Navigating the car buying process is… well, kind of a process. Yep, contrary to what you’ve seen on every car commercial ever, there’s a lot of work to be done before you drive your shiny new vehicle off the lot and into the sunset to the tune of some X Ambassador’s song. In fact, the average shopper spends over three months on the market and clocks almost 14 hours actively researching and shopping for their new ride. And when you’re a woman, the process can take on another level of complications.
Take, for example, my first encounter with a car salesman. I had communicated with the dealership by phone and email before my first appointment, yet when I walked in, the salesman locked eyes with my boyfriend, reached out to shake his hand, and begin directing questions his way. Even though the salesman quickly course-corrected once he found out I was the one in the market for a car, the disappointment from the incident was still lingering as I drove my purchase off the lot and into a blizzard on my way home a week later. (So much for the sunset.)
Unfortunately, situations like mine aren’t unique. Even as the number of women purchasing cars continues to rise — women account for 62 percent of new car purchases in the U.S. — our confidence at the dealership doesn’t exactly match the incredible buying power we have. Hoping to gain some insight (OK… hindsight) after my own car buying process, I reached out to a handful of women in the automotive industry to get their tips. My major finding? With the right resources, preparation, and mindset, buying a car can be absolutely empowering. After all, you’re the one in the driver’s seat!
1. Figure out what you want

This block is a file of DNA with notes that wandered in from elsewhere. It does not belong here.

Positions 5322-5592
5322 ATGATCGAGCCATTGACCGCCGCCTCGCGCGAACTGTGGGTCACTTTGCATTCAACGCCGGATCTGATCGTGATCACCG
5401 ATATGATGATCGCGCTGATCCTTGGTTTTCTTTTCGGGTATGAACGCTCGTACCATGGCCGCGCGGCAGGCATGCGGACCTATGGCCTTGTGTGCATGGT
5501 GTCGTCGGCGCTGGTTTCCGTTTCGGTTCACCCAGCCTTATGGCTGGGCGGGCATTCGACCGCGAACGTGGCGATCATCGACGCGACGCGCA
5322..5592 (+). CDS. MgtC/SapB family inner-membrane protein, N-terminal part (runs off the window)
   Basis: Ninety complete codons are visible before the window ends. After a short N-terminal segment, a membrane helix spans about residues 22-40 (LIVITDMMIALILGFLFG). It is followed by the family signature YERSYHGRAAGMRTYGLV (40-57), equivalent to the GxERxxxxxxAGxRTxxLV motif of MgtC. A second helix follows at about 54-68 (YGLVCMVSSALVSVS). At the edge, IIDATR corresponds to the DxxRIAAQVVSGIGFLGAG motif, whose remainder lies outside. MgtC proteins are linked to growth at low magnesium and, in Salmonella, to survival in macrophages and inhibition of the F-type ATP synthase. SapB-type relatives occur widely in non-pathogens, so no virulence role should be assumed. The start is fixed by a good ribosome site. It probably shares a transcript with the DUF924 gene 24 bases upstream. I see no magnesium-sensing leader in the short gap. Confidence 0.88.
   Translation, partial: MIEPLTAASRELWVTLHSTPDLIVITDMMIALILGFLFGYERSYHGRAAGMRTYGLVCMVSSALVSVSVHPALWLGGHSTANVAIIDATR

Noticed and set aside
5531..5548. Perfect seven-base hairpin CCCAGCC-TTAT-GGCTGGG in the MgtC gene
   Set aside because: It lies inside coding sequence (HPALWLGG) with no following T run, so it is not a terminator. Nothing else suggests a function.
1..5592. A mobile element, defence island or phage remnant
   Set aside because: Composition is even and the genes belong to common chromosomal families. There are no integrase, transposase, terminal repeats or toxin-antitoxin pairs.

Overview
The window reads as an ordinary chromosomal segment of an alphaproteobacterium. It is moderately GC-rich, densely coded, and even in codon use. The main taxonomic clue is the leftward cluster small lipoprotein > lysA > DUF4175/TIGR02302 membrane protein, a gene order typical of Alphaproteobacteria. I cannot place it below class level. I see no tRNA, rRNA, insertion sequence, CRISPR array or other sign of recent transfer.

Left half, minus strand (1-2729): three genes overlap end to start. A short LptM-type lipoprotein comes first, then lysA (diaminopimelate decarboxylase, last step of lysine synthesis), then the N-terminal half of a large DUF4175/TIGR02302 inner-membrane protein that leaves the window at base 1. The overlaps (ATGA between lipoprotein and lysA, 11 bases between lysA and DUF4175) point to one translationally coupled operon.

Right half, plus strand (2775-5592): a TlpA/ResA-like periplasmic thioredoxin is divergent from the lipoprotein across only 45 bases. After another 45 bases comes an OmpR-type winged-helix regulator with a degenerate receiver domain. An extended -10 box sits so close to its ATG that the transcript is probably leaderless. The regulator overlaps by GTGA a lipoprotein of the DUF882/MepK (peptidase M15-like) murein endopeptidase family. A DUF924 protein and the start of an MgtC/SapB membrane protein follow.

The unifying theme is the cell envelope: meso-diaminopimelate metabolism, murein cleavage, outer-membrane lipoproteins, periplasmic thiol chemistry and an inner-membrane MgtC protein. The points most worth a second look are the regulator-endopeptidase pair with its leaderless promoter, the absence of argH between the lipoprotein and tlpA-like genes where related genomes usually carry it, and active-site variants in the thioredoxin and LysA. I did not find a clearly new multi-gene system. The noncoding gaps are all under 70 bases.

First thing’s first: start by getting an idea of what you’re looking for. Lisa Copeland, founder of Cars Her Way and host of the Cars Her Way talk show on iHeartRadio, suggested prospective buyers make a list of features they’re interested in, starting with whether they’re looking for a car, truck, SUV, or other body style altogether. From there, consider the basics: manual or automatic? Two- or four-wheel drive? What year, mileage total, and gas mileage ranges would you prefer to stay within? Be sure to take your lifestyle into consideration as well. Think about your current driving patterns, including how often and where you typically travel, as well as how much space you’ll need for passengers or cargo.
Don’t be afraid to get specific, either. Athena Staton, She.E.O of the online car dealership SheCar, noted that — although some may write it off as trivial — it’s OK to place importance on details such as the color. “We’re instinctive beings, especially women,” Staton said. “Some people say color doesn’t matter. I say it kind of does. There are plenty of cars out there. Don’t settle.”
2. Factor in the financing
A car is often one of the largest purchases a person makes, which means careful financial planning is a must. Asking yourself questions such as, ‘What kind of monthly payments are realistic for me?,’ ‘How much can I afford for a down payment?,’ and ‘Are my insurance rates going to increase?’ will provide helpful parameters and ensure you can act fast when you find a car you like. While you can usually get financing through the dealer, call your bank or credit union to ask for the current interest rate; depending on your credit score, you may be able to save money by bringing your own financing.
3. Research… then research some more!
You’ve no doubt heard the phrase ‘knowledge is power’ thousands of times and — surprise! — it holds true in this case as well. While it can be super tempting to look at vehicles in-person right away, Copeland believes buyers should conduct the lion’s share of research before setting foot in a dealership to avoid feeling rushed or pressured into a purchase.
Luckily, it has never been easier to research a potential automotive purchase. Today, everything from comparing options to purchasing a new ride can be done digitally. YouTube is packed with videos of virtual test drives that allow you to get behind the wheel of almost any model you can think of. Finding invoice information — the price a dealer pays the manufacturer for a car — is just a Google search away. And while it may feel a bit trickier to know if you’re getting a fair price on a used car, Kelley Blue Book has fair market range and fair purchase price features, while websites like CarFax can generate online vehicle history reports in just a couple of clicks. While Staton says there is no need to dole out the cash for reports on every car you’re considering, they are a helpful way to glean two pieces of information: accident reports and maintenance records.